For CS degrees, math courses include Calculus I and II, Discrete Mathematics, Statistics, Linear Algebra and Numerical Methods. As for the mathematics minor, it includes Calculus III, Foundations of Mathematics, Normal Differential Equations, Mathematical Analysis I, Abstract Algebra I and other math courses in the choice of the student.

I feel getting a minor in math is a waste of time. It's because where I live, computer scientists and engineers usually end up in programming jobs, or maintaining computers. So it's very likely that I won't work in the "theoretical" part of computer science, and I "assume" that math is applied more on the theoretical part than programming (or software engineering).

Shall I forget it and pursue other minors, or am I being ignorant about how good it is to study such pair?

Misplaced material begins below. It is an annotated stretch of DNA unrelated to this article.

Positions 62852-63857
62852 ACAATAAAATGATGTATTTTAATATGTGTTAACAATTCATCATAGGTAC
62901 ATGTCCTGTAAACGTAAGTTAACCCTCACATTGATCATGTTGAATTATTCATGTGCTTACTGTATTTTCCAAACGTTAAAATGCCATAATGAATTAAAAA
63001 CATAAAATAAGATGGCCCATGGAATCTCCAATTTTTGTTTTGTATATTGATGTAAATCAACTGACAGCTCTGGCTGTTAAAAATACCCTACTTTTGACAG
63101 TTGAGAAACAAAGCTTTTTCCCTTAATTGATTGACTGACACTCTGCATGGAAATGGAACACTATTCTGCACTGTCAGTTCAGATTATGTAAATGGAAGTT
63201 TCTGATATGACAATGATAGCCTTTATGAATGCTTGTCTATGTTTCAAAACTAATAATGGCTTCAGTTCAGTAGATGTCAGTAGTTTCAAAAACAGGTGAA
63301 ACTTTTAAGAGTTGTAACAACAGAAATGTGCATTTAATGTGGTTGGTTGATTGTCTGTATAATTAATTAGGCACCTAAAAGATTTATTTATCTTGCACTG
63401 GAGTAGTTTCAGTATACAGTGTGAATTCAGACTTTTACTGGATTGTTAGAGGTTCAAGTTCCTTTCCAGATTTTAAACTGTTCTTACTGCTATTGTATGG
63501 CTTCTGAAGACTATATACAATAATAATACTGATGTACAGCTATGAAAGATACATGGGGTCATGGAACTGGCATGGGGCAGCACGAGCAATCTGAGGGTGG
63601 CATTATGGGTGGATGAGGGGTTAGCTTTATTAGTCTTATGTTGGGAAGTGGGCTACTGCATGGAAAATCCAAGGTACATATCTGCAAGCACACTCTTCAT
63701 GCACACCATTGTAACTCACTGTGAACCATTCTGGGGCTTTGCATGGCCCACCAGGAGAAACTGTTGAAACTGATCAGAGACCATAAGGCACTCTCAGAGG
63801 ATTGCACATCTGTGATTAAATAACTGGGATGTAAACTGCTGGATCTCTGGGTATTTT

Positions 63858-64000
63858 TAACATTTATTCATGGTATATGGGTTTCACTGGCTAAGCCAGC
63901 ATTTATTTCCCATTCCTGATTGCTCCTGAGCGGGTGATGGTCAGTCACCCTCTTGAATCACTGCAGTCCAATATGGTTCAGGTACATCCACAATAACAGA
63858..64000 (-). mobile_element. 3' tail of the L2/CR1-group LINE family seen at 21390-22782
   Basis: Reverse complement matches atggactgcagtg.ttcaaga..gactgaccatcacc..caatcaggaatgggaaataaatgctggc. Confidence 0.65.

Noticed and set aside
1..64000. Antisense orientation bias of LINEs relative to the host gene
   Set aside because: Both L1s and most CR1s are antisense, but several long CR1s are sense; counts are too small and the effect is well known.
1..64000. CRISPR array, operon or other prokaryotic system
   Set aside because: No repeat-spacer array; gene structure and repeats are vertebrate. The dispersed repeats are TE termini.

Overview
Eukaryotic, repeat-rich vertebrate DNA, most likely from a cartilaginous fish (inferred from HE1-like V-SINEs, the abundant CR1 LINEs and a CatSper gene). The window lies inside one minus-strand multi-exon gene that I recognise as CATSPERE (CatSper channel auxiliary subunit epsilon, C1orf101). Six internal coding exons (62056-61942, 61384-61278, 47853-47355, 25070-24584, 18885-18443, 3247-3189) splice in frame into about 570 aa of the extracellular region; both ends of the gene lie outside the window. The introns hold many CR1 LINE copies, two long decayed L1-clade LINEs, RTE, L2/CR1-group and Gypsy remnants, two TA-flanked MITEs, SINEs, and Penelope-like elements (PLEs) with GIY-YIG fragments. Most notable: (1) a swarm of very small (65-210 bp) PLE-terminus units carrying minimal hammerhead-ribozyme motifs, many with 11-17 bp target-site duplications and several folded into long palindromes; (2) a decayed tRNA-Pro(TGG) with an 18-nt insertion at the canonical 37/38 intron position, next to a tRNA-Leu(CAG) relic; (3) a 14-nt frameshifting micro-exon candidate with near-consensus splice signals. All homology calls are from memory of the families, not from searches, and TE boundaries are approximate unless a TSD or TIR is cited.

2 Comments

Shall I switch majors? December 19, 2014, 9:30 am
I'm currently majoring in Computer Science, but it is possible to switch to Computer Systems Engineering. In general, CS should focus more on math, theories and software-related stuff than CSE, but after looking through my university's guide for BA degree, it seems that CS is a bit "contained" in CSE. For example, CSE students take several courses that are essential to get into software engineering (programming, data structure and management, and software engineering courses), with another courses related to Electrical Engineering and hardware stuff, but some share the same name of other CS courses (AI, Operating Systems, Algorithms). Plus CSE students can take some courses in CS as elective courses.